Daily Briefing

Charted: The highest (and lowest) paid physician specialties


Doximity last week released its latest Physician Compensation Report, which shows the highest-paid specialties and metropolitan areas for physicians in 2023. 

The highest- and lowest-paying specialties

For the report, Doximity surveyed over 33,000 full-time physicians in the United States who practice at least 40 hours a week between January and December 2023. The company also analyzed data from approximately 150,000 compensation surveys from the last five years. All responses were mapped across metropolitan statistical areas (MSAs), and the top 50 MSAs were ranked by number of respondents.

Doximity controlled for several factors in its report, including differences in geography and specialty, how long each provider has practiced medicine, and their self-reported average hours of work per week.

Overall, average physician pay increased by 5.9% in 2023, rebounding after several years of modest or declining growth. However, pressure from inflation continues to impact physicians' actual income. According to the American Medical Association, Medicare physician payments have declined by 26% since 2001, once adjusted for inflation.

When analyzing compensation by specialty, physicians in neurosurgery had the highest compensation, while those in pediatric endocrinology had the lowest.

The highest- and lowest-paying metro areas

Doximity also ranked metropolitan areas where physicians received the highest compensation in 2023. Physicians in San Jose, California, had the highest average compensation at $474,977, while those in San Antonio, Texas, had the lowest average compensation at $371,073.

In 2023, eight of the 50 metro areas included in the report saw average physician compensation grow by over 10%, and 30 metro areas saw growth rates of more than 6%. The MSAs with the highest physician growth rates were Raleigh, North Carolina, at 15.6%, and San Jose, California, at 13.5%.

According to Doximity, these compensation growth rates are considerably different than those observed in 2022. In 2022, only one of the top 10 metro areas had growth rates above 6%, with most growing at rates below 3%.

A gender pay gap among physicians persists

In 2023, the pay gap between male and female physicians declined to 23%, a slight improvement from the 26% reported in 2022. However, the pay gap is still significant, with female physicians earning an average of almost $102,000 less than their male counterparts after accounting for specialty, location, and years of experience.

There were also no medical specialties where female physicians had equal or higher earnings than male physicians. All specialties except for three had gender pay gaps over 8%: occupational medicine (6.5%), hematology (4.3%), and medical genetics (3.5%)

However, Doximity noted that several specialties are narrowing their pay gaps to less than 10%. In 2023, 12 specialties had pay gaps below 10%, compared to two specialties in 2022, and only one in 2021.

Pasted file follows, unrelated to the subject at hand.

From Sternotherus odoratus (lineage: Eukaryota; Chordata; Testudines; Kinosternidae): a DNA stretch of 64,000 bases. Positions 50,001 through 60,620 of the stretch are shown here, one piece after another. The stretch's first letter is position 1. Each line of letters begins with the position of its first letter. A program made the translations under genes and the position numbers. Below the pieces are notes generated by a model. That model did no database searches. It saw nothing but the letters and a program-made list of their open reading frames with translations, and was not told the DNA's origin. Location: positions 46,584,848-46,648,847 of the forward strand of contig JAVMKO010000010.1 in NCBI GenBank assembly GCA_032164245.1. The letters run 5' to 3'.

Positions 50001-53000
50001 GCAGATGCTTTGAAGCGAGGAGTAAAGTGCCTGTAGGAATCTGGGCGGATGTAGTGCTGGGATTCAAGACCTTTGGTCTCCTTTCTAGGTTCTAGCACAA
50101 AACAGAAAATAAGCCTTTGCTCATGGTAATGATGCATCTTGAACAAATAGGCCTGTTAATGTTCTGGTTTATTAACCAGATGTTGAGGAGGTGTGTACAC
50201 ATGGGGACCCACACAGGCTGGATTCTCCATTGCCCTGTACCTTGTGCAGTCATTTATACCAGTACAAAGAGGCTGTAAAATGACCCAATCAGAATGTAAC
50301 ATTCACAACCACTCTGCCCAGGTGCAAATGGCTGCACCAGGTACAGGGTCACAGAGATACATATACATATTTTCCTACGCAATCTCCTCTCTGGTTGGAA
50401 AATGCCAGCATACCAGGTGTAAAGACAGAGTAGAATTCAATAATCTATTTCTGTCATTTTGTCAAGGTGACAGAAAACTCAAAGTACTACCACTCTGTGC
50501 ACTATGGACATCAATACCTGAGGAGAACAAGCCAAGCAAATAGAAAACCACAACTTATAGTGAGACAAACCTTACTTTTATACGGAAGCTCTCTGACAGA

How satisfied are physicians with their career and compensation?

In February and March 2024, Doximity surveyed over 1,000 physicians about their career and compensation satisfaction.

Overall, 40% of physicians said they were either satisfied or very satisfied with their current salary and compensation package. However, only 31% of physicians said they believed their compensation reflects their level of expertise and the effort required of their role.

In a separate Doximity poll of over 2,500 physicians, 75% of respondents said they would be willing to accept, or have already accepted, lower compensation for increased autonomy or a better work-life balance. In comparison, 71% of physicians said the same in 2023.

Many physicians are also reporting being overworked. In a recent Doximity poll of more than 2,600 physicians, 81% reported being overworked, and 59% are considering a change in employment, including a new employer, a new career, or retirement.

Although the number of physicians saying they are overworked decreased slightly from 2022 (86%), it's still a significant increase from the 73% who said the same in 2021.

Several factors are contributing to the current burnout crisis among physicians. When asked about what could meaningfully improve physician overwork and burnout, 75% of respondents said reducing administrative burden. Other answers include higher compensation (60%), reducing patient caseload (49%), and more physician autonomy (49%).

(Condon, Becker's Hospital Review, 5/23; Doximity Physician Compensation Report 2024, accessed 5/28)


Provider compensation model not working? Here's how to fix it.

There is no such thing as a perfect provider compensation model. But adhering to these universal best practices increases the chance of successfully developing a new provider compensation model that works for both clinicians and the organization.  Read on to learn five best practices in physician and APP compensation redesign.


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